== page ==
The Pound surged close to its highest level in two years over the weekend as concerns that open war could occur between Ukraine and Russia increased dramatically last week. Fears of the conflict dragging on the European Union were heightened after European Commission President Jose Manuel Barroso warned that the situation was edging closer to the point of no return. Support for the Pound continues as investors speculate that the Bank of England will hike interest rates sooner than initially expected. The diverging fortunes of the UK and Eurozone economies have also lent support to the Pound.
The US Dollar hit a one-year higher against the Euro as concerns over Ukraine and disappointing German GDP data weighed heavily upon the single currency. The ‘Greenback’ is likely to see relatively muted trading in today’s session due to the US markets being shut for the Labour Day national holiday.
The Euro tumbled against all of its major peers as concerns over a widening conflict in Ukraine increased and as the poor economic data releases kept on coming. Data released on Monday confirmed that Germany’s economy contracted by 0.2% in the second quarter, increasing concerns that the wider Eurozone could slide into recession before the end of the year. Investors also raised their bets that the European Central Bank will introduce new monetary easing measures at this week’s policy meeting.
The Australian Dollar softened slightly against the Pound following the release of weak economic data releases out of China. Further losses for the ‘Aussie’ were restrained however, as easing inflation and strong inventory data offered some support to the domestic currency.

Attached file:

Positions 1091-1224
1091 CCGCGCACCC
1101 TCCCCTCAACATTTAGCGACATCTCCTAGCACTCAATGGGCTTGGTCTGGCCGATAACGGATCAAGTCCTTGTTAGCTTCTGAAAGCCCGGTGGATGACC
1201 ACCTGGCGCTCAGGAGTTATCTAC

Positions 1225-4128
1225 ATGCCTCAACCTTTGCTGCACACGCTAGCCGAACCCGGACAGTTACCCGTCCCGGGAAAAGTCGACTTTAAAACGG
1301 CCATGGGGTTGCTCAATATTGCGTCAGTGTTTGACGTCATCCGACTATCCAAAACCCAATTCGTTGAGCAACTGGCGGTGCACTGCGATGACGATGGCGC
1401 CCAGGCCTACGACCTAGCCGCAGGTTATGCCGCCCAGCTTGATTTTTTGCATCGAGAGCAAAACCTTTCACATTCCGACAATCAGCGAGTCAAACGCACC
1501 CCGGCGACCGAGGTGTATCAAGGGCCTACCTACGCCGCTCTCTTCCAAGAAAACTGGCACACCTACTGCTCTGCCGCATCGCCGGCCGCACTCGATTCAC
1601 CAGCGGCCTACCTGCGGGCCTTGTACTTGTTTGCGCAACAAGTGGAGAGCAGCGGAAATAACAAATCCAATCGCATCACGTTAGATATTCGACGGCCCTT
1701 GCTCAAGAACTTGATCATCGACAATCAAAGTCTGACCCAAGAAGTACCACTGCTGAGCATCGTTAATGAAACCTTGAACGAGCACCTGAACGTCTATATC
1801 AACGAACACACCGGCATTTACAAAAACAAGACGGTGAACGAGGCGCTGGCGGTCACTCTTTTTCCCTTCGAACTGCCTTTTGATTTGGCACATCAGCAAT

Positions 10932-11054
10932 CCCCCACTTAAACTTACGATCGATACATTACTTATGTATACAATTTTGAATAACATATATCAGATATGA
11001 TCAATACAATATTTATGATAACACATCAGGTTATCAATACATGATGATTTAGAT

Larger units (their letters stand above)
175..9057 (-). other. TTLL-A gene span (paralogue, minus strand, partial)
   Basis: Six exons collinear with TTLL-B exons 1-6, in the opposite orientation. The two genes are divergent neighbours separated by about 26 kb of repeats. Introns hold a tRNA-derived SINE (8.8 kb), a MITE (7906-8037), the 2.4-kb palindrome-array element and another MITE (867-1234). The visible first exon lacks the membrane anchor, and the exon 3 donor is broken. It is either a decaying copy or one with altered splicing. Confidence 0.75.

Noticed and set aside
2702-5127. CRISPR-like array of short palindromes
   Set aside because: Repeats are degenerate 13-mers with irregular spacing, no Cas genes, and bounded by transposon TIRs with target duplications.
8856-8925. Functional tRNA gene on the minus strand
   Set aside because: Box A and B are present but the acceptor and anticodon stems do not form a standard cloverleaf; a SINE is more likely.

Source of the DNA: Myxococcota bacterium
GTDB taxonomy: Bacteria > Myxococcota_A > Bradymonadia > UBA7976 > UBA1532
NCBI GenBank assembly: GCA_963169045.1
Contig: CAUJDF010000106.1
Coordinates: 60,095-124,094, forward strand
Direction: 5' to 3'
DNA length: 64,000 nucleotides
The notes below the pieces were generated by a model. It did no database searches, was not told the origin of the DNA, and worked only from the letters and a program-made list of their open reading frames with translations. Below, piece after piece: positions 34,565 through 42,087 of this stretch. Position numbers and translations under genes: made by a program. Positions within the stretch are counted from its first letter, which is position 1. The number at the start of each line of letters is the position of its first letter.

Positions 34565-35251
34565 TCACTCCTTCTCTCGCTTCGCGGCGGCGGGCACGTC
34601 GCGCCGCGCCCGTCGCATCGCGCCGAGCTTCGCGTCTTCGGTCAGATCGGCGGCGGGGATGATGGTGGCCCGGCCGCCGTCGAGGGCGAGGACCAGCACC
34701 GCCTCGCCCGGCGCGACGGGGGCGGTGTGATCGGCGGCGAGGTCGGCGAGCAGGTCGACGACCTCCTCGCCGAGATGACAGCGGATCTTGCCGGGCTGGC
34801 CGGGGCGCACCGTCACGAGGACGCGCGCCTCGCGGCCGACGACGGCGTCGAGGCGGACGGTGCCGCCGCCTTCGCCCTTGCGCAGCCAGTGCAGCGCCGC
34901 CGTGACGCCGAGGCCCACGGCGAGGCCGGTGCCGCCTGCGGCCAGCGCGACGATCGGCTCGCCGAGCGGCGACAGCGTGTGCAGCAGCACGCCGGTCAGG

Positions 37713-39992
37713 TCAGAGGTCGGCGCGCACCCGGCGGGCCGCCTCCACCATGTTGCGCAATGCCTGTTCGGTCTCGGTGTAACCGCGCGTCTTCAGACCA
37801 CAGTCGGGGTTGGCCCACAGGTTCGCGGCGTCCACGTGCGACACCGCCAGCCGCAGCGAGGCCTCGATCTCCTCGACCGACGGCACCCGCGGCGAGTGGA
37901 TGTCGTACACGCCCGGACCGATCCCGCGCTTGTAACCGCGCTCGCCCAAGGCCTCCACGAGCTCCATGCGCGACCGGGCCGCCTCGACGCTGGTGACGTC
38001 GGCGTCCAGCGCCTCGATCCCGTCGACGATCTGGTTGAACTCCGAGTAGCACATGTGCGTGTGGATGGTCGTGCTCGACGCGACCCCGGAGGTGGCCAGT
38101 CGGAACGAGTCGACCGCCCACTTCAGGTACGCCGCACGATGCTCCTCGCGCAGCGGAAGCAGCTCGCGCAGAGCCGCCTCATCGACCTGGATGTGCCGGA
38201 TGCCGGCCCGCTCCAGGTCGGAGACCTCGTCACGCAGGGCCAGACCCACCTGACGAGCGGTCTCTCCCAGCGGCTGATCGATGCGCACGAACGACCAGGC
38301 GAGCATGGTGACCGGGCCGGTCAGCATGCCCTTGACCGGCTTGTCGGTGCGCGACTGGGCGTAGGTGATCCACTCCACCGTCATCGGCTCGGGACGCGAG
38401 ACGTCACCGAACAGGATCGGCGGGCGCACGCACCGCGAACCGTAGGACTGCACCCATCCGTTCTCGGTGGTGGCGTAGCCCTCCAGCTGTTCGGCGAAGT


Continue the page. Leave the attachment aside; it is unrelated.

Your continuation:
New Zealand Dollar
The New Zealand Dollar edged higher against several major peers after upbeat New Zealand trade data supported the currency. According to official data, the overseas trade index rose by 0.3% on a quarter-on-quarter basis, beating expectations for a decline of 2.3%. Further gains were restrained by heightened risk aversion.
The Canadian Dollar advanced to its best level in a month against the US Dollar over the weekend after data showed that economic growth rebounded at its fastest pace in almost three years in the second quarter of the year. The currency was also benefitting from an increase in crude oil prices as concerns mounted over tensions between the EU and Russia.
South African Rand
The Rand is weaker against the majority of its major peers as emerging market currencies took a beating as investors flocked to safe-haven assets and turned away from the riskier ones. Investors are growing increasingly concerned over the conflict in Ukraine. Fears are mounting that a full-scale war could erupt between the two sides as Russian forces were accused of active participation in the fighting. The Rand was also dogged by worse-than-expected trade data on Friday, which highlighted the South African economy’s external vulnerabilities.
Disclaimer: This update is provided by TorFX, a leading foreign exchange broker, its content is authorised for reuse by affiliates.